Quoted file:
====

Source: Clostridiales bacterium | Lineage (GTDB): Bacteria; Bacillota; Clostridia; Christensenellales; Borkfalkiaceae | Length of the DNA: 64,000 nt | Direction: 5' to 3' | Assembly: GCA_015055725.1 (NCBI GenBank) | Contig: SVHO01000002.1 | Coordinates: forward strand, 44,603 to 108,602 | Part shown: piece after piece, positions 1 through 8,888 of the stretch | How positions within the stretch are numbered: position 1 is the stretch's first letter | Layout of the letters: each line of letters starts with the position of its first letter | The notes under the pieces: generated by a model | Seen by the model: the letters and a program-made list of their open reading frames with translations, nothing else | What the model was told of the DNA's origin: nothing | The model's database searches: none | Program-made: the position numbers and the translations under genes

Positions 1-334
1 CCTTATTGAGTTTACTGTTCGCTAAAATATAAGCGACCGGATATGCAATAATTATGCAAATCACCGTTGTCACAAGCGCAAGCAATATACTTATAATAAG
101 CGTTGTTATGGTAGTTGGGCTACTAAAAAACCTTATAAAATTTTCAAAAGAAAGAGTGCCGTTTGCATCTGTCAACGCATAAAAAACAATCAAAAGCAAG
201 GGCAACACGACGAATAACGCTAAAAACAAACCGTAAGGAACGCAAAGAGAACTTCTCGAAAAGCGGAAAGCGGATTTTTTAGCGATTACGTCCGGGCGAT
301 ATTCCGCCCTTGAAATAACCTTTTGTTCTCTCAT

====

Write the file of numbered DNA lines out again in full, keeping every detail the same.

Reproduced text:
Source: Clostridiales bacterium | Lineage (GTDB): Bacteria; Bacillota; Clostridia; Christensenellales; Borkfalkiaceae | Length of the DNA: 64,000 nt | Direction: 5' to 3' | Assembly: GCA_015055725.1 (NCBI GenBank) | Contig: SVHO01000002.1 | Coordinates: forward strand, 44,603 to 108,602 | Part shown: piece after piece, positions 1 through 8,888 of the stretch | How positions within the stretch are numbered: position 1 is the stretch's first letter | Layout of the letters: each line of letters starts with the position of its first letter | The notes under the pieces: generated by a model | Seen by the model: the letters and a program-made list of their open reading frames with translations, nothing else | What the model was told of the DNA's origin: nothing | The model's database searches: none | Program-made: the position numbers and the translations under genes

Positions 1-334
1 CCTTATTGAGTTTACTGTTCGCTAAAATATAAGCGACCGGATATGCAATAATTATGCAAATCACCGTTGTCACAAGCGCAAGCAATATACTTATAATAAG
101 CGTTGTTATGGTAGTTGGGCTACTAAAAAACCTTATAAAATTTTCAAAAGAAAGAGTGCCGTTTGCATCTGTCAACGCATAAAAAACAATCAAAAGCAAG
201 GGCAACACGACGAATAACGCTAAAAACAAACCGTAAGGAACGCAAAGAGAACTTCTCGAAAAGCGGAAAGCGGATTTTTTAGCGATTACGTCCGGGCGAT
301 ATTCCGCCCTTGAAATAACCTTTTGTTCTCTCAT